The PM is not equipping voters to make tough choices.
Theresa May called this election with the sole purpose of gaining a massive majority in the House of Commons.
However, despite the fact that she is requesting essentially unchecked power from the electorate, details on May’s programme for government are scarce in the manifesto she launched today.
Headline proposals — the new social care plans, the immigration target, school breakfasts — are not costed in the manifesto, despite the fact that the Conservatives have derided Labour’s costings document. The fiscal rule has been reiterated, but the Tories have pushed the deadline for budget balance to 2025, giving themselves a great deal of wiggle room.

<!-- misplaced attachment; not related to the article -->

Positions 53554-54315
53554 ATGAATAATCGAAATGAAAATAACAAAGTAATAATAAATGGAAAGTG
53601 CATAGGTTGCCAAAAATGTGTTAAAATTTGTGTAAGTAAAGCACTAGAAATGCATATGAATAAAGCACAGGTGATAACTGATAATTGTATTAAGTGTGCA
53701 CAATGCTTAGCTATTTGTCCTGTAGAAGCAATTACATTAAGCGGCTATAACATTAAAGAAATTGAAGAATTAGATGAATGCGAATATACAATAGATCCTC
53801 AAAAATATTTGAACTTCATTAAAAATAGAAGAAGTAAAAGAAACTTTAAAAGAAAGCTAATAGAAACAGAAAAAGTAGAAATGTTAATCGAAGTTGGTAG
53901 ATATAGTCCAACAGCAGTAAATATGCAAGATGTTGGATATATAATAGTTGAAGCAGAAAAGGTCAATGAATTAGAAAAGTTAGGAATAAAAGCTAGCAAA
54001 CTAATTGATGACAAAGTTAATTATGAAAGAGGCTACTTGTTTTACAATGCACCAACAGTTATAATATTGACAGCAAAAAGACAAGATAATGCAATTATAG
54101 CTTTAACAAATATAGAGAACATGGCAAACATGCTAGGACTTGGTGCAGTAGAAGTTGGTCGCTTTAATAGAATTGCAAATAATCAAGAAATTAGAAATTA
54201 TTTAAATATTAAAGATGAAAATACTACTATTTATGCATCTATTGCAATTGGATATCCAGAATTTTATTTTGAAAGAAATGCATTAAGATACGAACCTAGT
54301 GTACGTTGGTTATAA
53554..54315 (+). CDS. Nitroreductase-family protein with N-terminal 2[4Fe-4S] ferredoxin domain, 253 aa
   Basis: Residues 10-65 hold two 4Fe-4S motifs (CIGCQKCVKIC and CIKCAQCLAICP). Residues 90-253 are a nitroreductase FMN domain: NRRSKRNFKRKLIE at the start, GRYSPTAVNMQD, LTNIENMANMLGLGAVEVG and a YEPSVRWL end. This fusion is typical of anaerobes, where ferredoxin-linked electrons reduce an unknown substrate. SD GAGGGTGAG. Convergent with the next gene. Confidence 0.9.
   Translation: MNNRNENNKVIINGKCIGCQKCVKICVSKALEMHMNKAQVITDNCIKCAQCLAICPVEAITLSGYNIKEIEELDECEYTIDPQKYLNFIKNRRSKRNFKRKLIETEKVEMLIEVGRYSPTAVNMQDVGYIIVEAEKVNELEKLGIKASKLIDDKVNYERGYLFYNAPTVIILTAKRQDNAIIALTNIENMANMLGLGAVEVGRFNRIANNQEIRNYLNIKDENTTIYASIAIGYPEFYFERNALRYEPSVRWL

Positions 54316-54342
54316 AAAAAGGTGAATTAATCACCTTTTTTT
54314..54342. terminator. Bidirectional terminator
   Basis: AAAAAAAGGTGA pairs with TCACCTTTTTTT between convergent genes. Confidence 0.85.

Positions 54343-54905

And although she promises, once again, a ‘smooth and orderly Brexit’, May offers no more information about how she will approach the negotiations, expecting voters to accept that ‘no deal is better than a bad deal’ even though her government has failed to calculate the costs of either outcome.
In her speech in Halifax, May leaned heavily on rhetoric about tough choices, saying: